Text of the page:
The deal, which has now been agreed by both the US firm and the UK parent Dyer, will represent the end of an era in the hospital-design market.
The name Anshen Dyer will go and most of operation will simply become the British wing of the American giant. Dyer will revert to being an independent business.
While no real reasons have been given for the move, observers have pointed to this year's AJ100, which saw the practice slip 21 places, with a drop in the number architects employed from 103 to 54.
In an official statement, the explanation for the changes is so that the company can 'reflect the growth of the marketplace and its future ambitions'.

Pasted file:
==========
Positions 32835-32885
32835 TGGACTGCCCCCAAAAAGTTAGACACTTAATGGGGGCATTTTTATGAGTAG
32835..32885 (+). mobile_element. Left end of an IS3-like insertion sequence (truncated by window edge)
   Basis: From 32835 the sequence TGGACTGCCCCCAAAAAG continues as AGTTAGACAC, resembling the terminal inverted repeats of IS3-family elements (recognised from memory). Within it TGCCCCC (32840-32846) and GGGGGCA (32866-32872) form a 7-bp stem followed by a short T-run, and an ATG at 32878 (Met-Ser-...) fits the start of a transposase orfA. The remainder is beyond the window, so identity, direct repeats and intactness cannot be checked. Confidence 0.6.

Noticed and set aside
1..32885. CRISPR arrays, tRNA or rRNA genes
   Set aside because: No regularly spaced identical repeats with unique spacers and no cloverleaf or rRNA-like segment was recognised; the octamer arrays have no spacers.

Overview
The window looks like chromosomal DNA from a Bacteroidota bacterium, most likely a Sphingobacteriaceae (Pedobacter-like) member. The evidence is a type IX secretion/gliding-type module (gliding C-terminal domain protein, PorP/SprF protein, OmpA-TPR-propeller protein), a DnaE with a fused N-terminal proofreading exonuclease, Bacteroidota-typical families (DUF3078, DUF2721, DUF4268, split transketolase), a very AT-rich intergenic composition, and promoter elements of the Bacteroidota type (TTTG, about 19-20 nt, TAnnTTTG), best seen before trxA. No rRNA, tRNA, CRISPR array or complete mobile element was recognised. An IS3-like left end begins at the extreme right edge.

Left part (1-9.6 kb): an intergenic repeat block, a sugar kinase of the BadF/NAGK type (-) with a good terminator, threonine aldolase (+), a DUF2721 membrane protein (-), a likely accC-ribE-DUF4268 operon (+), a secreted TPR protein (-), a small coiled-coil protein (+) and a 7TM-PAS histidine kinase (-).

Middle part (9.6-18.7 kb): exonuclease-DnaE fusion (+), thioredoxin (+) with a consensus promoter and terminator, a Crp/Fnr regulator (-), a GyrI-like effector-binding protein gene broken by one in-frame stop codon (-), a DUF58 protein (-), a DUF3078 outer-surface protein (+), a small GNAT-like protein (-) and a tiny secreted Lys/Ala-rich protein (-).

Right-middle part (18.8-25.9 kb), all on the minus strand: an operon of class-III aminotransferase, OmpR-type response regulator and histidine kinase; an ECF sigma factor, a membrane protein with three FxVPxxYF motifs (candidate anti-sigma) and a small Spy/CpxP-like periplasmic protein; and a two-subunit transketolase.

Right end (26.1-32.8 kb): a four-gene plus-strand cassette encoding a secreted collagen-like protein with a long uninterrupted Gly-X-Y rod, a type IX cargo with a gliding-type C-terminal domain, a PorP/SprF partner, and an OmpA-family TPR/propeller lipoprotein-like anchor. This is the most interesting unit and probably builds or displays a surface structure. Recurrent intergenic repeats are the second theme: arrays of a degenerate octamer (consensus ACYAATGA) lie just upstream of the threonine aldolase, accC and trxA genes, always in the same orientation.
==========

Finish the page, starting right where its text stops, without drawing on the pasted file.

The changes will see Dale Sinclair, who has been on a long-term secondment to the firm as its MD, revert to being a director of Dyer.
Founded 20 years ago, Anshen Dyer has become one of the leading practices specialising in areas such as PFI healthcare work.
Speaking about the changes, Sinclair said: 'Working jointly in practices has allowed this partnership to become the UK market leader in healthcare-design services.
'Once under independent direction we will have the freedom to pursue our unique vision of healthcare and education reform in the UK and abroad.'
Derek Parker, one of the original co-founders of Anshen Dyer, remains chairman of Anshen + Allen's UK operations. Directors John Cooper, David Martin, Jane McElroy, and Felicia Cleper-Borkovi continue to lead the design and project management of the practice. Kieran Breen replaces Sinclair as managing director in London.